The Discipleship/Evangelism Quandary

 The Great Disconnect:

Go therefore and make disciples of all nations, baptizing them in the name of the Father and of the Son and of the Holy Spirit, teaching them to observe all that I have commanded you. And behold, I am with you always, to the end of the age.” - Matthew 28:19-20


The debate is raging over discipleship and evangelism. Not the way you think.

The debate I am seeing is over which one takes precedence, and yet both sides of the argument use the exact proof text, and I would argue that both are right. The text shows the discipleship element in the blatant use of disciples, which also tells us to teach everything. The hidden element is the how. How do we get these disciples? It is the word “Go”.


Now, let’s look briefly at how this disconnect has happened. The big eva churches have gotten some of the evangelism right for their credit. There is another debate over “Is church for the called” right now. Either way, however, you need to get that person you’re witnessing to go to church and get some more “watering,” as Paul would say. So the “Come and See” concept is partially correct; it verifies what they have heard, but the “Go and Make” is crucial to a disciple-maker to the evangelize and disciple command.


Going back to the debate, some argue that discipleship is more important than evangelism and vice versa. But you can’t have one without the other. Both go hand in hand, and many modern techniques only do part of the job.


If we look at one of the modern concepts, many churches have used small groups as their prominent disciple-making element. However, look at Jesus’s model. He spoke to the crowds, then the disciples (120), then the Twelve, and then had his group of Peter, James, and John. So, it’s not a mix and match but a combo of all four ways. We would see those as Evangelism (Crowds), church (the 120 disciples), small groups (the Apostles), and discipleship (the three).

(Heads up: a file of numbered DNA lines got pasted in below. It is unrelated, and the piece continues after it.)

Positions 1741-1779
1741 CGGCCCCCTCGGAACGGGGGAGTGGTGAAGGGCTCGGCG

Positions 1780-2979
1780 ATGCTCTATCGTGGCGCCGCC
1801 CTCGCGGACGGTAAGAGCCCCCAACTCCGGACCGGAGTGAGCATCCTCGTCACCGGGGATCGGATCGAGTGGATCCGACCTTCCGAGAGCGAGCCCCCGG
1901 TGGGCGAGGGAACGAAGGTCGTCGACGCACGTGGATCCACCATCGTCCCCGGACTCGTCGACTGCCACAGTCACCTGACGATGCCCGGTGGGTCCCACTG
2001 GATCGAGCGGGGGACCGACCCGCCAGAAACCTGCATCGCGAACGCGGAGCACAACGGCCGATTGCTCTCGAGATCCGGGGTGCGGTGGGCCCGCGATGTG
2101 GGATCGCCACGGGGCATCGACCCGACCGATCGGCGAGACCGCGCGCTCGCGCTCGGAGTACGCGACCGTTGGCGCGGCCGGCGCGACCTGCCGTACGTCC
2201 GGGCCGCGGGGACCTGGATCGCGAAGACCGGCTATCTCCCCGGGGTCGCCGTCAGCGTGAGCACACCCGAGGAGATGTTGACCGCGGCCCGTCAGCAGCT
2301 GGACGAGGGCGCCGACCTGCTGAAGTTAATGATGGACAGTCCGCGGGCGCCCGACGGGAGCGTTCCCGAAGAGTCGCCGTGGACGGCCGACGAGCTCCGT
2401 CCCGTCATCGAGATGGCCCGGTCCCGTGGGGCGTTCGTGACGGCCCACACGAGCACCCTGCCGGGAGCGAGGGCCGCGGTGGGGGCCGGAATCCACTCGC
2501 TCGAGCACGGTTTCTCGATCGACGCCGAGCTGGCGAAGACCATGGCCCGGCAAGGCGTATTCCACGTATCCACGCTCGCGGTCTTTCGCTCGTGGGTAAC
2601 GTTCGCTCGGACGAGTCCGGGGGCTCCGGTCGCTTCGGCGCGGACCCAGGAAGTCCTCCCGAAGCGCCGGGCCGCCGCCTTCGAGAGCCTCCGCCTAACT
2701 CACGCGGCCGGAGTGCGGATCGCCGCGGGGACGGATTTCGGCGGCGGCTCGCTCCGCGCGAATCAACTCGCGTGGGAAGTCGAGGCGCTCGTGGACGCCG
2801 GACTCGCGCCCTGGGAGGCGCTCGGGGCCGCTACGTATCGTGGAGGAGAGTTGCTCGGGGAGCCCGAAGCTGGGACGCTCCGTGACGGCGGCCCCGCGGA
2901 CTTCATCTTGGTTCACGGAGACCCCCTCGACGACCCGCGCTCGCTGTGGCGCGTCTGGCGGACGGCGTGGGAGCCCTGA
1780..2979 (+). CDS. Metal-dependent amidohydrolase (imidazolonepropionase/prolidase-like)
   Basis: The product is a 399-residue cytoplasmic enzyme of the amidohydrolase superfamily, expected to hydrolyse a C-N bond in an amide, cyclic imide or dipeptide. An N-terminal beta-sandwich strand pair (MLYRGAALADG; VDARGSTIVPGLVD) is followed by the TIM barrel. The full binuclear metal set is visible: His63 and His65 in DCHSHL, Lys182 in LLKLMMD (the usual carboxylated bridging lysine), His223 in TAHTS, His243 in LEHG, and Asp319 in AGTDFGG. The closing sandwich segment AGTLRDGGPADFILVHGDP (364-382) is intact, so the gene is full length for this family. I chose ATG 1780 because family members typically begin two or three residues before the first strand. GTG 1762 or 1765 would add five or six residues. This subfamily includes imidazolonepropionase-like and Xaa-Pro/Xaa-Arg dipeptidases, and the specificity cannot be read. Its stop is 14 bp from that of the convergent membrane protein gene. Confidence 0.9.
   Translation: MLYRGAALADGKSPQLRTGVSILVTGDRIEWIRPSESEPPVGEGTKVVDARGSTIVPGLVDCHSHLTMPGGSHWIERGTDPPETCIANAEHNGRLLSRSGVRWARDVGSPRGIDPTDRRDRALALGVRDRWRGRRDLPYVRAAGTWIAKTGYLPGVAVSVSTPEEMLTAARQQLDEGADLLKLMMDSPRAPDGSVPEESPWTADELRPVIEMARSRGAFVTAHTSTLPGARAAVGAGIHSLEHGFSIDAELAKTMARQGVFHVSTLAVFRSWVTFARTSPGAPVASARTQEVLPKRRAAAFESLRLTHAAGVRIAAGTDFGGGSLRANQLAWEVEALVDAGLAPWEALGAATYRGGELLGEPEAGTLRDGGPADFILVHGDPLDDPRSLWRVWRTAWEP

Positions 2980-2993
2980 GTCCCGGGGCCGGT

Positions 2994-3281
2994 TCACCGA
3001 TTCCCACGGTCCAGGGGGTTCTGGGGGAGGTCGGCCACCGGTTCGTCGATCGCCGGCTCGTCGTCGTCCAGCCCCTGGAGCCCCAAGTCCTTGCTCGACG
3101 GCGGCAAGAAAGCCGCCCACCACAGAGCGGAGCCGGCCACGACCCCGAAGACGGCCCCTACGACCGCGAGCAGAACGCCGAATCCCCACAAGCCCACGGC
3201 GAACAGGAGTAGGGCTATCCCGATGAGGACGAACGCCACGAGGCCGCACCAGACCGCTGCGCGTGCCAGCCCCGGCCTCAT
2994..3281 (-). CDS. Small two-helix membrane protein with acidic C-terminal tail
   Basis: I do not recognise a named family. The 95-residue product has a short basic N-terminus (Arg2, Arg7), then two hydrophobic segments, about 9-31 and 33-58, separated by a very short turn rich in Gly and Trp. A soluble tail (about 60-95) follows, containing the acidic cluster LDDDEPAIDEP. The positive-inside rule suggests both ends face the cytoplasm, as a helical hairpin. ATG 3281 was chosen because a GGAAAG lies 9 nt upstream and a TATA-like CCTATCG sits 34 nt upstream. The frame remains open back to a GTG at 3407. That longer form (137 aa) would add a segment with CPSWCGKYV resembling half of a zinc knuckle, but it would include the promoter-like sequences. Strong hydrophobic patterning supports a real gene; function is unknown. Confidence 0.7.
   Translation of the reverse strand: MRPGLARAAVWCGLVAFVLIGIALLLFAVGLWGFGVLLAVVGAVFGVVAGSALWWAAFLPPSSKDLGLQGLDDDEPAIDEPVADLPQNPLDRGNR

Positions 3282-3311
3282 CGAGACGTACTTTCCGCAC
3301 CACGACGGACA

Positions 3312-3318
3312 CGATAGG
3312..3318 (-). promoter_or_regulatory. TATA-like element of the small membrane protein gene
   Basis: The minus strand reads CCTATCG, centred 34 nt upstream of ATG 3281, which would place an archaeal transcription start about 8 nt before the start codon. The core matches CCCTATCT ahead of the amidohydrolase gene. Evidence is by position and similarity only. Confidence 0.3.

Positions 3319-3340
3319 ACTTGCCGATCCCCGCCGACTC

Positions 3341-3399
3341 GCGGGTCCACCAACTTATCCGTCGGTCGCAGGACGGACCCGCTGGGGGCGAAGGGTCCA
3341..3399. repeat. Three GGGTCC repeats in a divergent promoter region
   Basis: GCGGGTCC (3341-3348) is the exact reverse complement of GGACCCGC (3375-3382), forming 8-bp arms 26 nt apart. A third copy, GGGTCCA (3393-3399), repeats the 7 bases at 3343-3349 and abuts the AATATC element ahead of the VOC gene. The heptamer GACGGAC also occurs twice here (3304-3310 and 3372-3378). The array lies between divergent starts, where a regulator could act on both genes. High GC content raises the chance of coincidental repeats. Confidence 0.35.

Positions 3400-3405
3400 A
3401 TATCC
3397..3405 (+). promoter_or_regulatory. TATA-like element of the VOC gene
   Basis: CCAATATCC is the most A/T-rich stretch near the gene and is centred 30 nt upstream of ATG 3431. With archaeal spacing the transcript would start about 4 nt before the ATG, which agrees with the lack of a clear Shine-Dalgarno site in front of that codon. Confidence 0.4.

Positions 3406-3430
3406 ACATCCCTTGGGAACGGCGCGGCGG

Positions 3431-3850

Data shows us that in churches where a few elements are used, there is more understanding of the Bible and some commitment to the church. But where we see all four in use, Biblical literacy is high, commitment is high, and churches make disciples who make disciples. People are more likely to go and share the Gospel with strangers and friends than not. The Ephesians 4 equipping of the saints is in full bloom.


Through discipleship, which leads to evangelism, we also get a correction to a false idea. Jesus won everyone to himself. That is not true, but this is one of the reasons given by almost every Christian who does not evangelize. They feel inferior to witness, forgetting that even Jesus didn’t win everyone to him, and he is God. The statistic is that only 22% of those Jesus witnessed to accepted the truth. Want proof? Matthew 19:16-22, Jesus talks to the Rich Young Ruler who wanted to follow Jesus, and when given the cost of the task, the Bible tells us, “When the young man heard this, he went away sorrowful, for he had great possessions.”


That should encourage us, but it shows that evangelism and discipleship go hand in hand. If we in the Church discipled correctly, revealed the truth of evangelism, and lived out a lifestyle of evangelism, not to be confused with lifestyle evangelism (the constant evangelizing no matter what). We would see people more willing to share their faith with others, strangers they do not know.


The Church in America is experiencing a few big crises right now. 92% of churches are under 100 people. 68% of churches are under 50. Of the 8% over 100, only 2% are megachurches, the newly established 1500+ in attendance. We blur the lines of what matters. But if the majority of churches are under 50, then the question is why? Much of it has to do with the lack of evangelism and the lack of discipleship.


Part of it is those trained to do so. We have a pastoral crisis right now. Fewer men are going into seminary. The mean average of a pastor’s age is now at 57 and climbing up. Many churches cannot find a pastor. Some autonomous churches are deciding to merge and consolidate because of this.


What if we discipled and taught evangelism and did so knowing that we may not win everyone over but be like the sower who spread the Gospel around and many people received, some didn’t take, others took but died out, and others grew strong in their faith.


How would that change your church, neighborhood, state, region, or nation? It would take time, but the results would be eternal. 


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